With the seal member 130 disposed adjacent to the wall of the ELG, the second elongate member 190 can be moved in a distal direction such that the distal end portion 192 of the second elongate member 190 punctures the wall of the ELG (as described above). For example, in some embodiments, the second elongate member 190 includes a cannula that can be advanced to the distal end portion 112 of the first elongate member 110 and a trocar movably disposed within a lumen of the cannula can be moved in a distal direction relative to the cannula such that a sharp distal tip of the trocar punctures the wall of the ELG. In other embodiments, the second elongate member 190 can include a sharpened distal end portion 192 configured to puncture the wall of the ELG. In some embodiments, at least a portion of the second elongate member 190 can be configured to pass through a valve (not shown in FIG. 1) of the seal member 130 as described above. In this manner, the valve can be moved to its open configuration to allow the distal end portion 192 of the second elongate member 190 to puncture the wall of the ELG and form an opening in the wall of the ELG. A sealing agent can then be delivered into the aneurysm sac as described below.

As described above, the sealing agent can be delivered through a lumen of the second elongate member 190. For example, as described above, the second elongate member 190 can include a cannula and a trocar movably disposed within the cannula. After puncturing the wall of the ELG, the trocar can be retracted or removed from the cannula and the lumen 113 of the guide sheath 110. The sealing agent can then be delivered through the cannula of the second elongate member 190. With the sealing agent delivered to the aneurysm sac, the seal member 130 can be positioned relative to ELG to seal the opening formed by the second elongate member 190. In some embodiments, the retraction of the second elongate member 190 (e.g., the proximal movement of the second elongate member 190) can be such that as the second elongate member 190 is moved to a proximal position relative to the seal member 130, the valve can return to a closed configuration.

With the seal member 130 disposed in a desired position relative to the opening in the ELG, the seal member 130 can be coupled to the ELG and can be released from the first elongate member 110. For example, in some embodiments, the second coupling portion of the seal member 130 can be advanced through the wall of the ELG to couple the seal member 130 thereto. For example, the second coupling portion can be advanced through the wall of the ELG and assume its second configuration to engage an outer surface of the ELG, thereby coupling the seal member 130 to the ELG. The seal member 130 can be decoupled from the first elongate member 110 and the first elongate member 110 can be moved in the proximal direction to remove the first elongate member 110 from the artery. Thus, the type 2 endoleak can be repaired from within the endoluminal graft.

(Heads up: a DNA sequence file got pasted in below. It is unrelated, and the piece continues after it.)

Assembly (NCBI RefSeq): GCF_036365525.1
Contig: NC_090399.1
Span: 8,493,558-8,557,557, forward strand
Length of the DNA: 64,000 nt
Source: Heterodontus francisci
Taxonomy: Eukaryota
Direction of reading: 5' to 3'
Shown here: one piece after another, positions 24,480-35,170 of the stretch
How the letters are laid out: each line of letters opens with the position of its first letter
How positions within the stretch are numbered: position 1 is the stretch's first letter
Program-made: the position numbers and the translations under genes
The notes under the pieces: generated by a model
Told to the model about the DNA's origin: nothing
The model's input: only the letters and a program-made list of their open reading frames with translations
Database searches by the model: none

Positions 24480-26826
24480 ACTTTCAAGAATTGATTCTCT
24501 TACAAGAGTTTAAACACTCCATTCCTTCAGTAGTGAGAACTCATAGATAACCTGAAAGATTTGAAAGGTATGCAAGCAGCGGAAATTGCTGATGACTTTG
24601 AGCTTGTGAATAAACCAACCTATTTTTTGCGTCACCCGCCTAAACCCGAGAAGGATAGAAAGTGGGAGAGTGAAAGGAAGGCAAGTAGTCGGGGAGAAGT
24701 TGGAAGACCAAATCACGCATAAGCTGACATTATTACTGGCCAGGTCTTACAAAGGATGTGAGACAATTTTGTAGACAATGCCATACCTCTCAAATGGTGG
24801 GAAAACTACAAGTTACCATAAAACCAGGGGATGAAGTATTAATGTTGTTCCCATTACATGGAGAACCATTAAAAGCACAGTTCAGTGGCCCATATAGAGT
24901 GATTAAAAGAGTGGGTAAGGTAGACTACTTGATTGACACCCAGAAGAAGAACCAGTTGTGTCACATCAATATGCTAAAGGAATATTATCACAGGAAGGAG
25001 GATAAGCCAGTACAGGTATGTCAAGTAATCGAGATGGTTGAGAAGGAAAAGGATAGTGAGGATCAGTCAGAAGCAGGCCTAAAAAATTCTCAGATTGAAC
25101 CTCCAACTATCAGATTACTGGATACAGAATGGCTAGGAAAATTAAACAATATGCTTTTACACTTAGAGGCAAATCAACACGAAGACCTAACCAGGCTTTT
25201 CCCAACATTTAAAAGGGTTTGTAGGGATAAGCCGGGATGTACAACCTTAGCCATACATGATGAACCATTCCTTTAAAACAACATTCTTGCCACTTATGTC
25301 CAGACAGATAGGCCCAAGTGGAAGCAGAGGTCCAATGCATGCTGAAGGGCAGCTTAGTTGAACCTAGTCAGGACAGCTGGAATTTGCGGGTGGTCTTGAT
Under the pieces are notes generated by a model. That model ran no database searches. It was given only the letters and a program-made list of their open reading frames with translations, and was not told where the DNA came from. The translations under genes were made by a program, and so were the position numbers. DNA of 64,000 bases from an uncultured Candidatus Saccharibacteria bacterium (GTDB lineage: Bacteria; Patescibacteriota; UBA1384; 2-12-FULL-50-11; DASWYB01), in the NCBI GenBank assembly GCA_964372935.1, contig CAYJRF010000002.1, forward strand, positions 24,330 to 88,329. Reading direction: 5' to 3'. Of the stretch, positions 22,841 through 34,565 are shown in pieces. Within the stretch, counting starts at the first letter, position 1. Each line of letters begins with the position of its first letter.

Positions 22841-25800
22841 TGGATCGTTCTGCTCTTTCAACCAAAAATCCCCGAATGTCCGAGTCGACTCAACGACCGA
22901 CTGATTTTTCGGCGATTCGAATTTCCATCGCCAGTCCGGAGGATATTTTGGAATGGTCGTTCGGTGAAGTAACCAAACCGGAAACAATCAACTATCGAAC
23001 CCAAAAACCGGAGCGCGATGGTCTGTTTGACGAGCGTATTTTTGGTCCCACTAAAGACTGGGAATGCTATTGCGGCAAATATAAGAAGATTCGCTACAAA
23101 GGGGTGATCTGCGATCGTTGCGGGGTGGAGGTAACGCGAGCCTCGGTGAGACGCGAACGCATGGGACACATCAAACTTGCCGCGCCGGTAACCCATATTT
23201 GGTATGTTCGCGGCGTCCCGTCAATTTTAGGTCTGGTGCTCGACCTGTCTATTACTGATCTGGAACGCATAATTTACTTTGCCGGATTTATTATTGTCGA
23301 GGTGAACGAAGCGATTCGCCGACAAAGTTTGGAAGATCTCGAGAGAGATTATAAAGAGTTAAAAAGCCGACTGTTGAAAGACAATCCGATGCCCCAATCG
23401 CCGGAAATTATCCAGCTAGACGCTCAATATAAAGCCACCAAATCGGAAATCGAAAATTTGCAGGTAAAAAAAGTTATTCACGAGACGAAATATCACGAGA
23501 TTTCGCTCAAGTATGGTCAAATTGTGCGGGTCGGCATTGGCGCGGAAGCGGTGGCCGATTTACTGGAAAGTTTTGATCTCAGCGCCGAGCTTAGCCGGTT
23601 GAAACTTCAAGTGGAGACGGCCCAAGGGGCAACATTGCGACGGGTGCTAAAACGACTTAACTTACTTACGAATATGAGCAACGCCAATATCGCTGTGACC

FIGS. 2-10 illustrate a schematic representation of an endoleak repair device 200, according to an embodiment. The endoleak repair device 200 (also referred to herein as “repair device”) includes a deformable guide sheath 210 (also referred to herein as “guide sheath 210”), a detachable seal member 230, a set of push rods 240, a cannula 290, and a trocar 295. As described in further detail herein, the repair device 200 can be moved between a first configuration (FIGS. 2-4), a second configuration (FIG. 5), a third configuration (FIG. 6), a fourth configuration (FIGS. 7 and 8), and a fifth configuration (FIGS. 9 and 10).

The guide sheath 210 includes a proximal end portion 211 and a distal end portion 212 and defines a lumen 213, and a set of secondary lumen 214 therebetween. As described in further detail herein, the distal end portion 212 of the guide sheath 210 is configured to deflect (e.g., bend, move, deform, or otherwise reconfigure) between at least a first configuration (FIGS. 2-4) and a second configuration (FIG. 5). The proximal end portion 211 of the guide sheath 210 can be coupled to and/or otherwise disposed within a handle 260 or other suitable device. For example, in some embodiments, the proximal end portion 211 of the guide sheath 210 can be coupled to the handle 260 and the handle 260 can include a port configured to receive the cannula 290 and trocar 295. In this manner, the cannula 290 and the trocar 295 can be inserted into the port and disposed within the lumen 213 of the guide sheath 210. Furthermore, in some embodiments, the handle 260 can include a mechanism or feature configured to actuate the guide sheath 210 to deflect, move, or otherwise manipulate the guide sheath 210, as further described herein. The distal end portion 212 of the guide sheath 210 is coupled to the detachable seal member 230 (also referred to herein as “seal member 230”), as described in further detail herein.

As described above, the cannula 290 and trocar 295 can be movably disposed within the lumen 213 of the guide sheath 210. More specifically, the cannula 290 can be movably disposed within the lumen 213 of the guide sheath 210 and the trocar 295 can be movably disposed within the cannula 290. Similarly, the push rods 240 can each be movably disposed within a secondary lumen 214 defined by the guide sheath 210. For example, as shown in FIGS. 2 and 3, the guide sheath 210 can define a set of two secondary lumens 214 each of which is configured to movably receive one of the push rods 240. While shown in FIGS. 2-10 as defining two secondary lumens 214, each configured to receive one of the push rods 240, in other embodiments the guide sheath 210 can define any number of secondary lumens 214. For example, in some embodiments, the guide sheath 210 can define one, three, four, or more secondary lumens 214. Accordingly, the repair device 200 can also include any number of push rods 240 (e.g., one, three, four, or more, respectively).